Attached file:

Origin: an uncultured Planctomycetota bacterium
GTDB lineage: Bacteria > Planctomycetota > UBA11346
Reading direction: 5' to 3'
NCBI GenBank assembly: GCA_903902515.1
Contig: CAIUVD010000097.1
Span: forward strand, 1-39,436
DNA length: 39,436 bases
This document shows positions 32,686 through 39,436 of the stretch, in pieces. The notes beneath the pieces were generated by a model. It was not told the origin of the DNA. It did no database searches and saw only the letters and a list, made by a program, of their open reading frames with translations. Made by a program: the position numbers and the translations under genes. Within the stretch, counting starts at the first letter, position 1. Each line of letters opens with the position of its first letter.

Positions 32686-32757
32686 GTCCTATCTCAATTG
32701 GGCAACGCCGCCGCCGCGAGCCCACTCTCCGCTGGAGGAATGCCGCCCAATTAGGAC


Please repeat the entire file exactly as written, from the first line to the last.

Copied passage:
Origin: an uncultured Planctomycetota bacterium
GTDB lineage: Bacteria > Planctomycetota > UBA11346
Reading direction: 5' to 3'
NCBI GenBank assembly: GCA_903902515.1
Contig: CAIUVD010000097.1
Span: forward strand, 1-39,436
DNA length: 39,436 bases
This document shows positions 32,686 through 39,436 of the stretch, in pieces. The notes beneath the pieces were generated by a model. It was not told the origin of the DNA. It did no database searches and saw only the letters and a list, made by a program, of their open reading frames with translations. Made by a program: the position numbers and the translations under genes. Within the stretch, counting starts at the first letter, position 1. Each line of letters opens with the position of its first letter.

Positions 32686-32757
32686 GTCCTATCTCAATTG
32701 GGCAACGCCGCCGCCGCGAGCCCACTCTCCGCTGGAGGAATGCCGCCCAATTAGGAC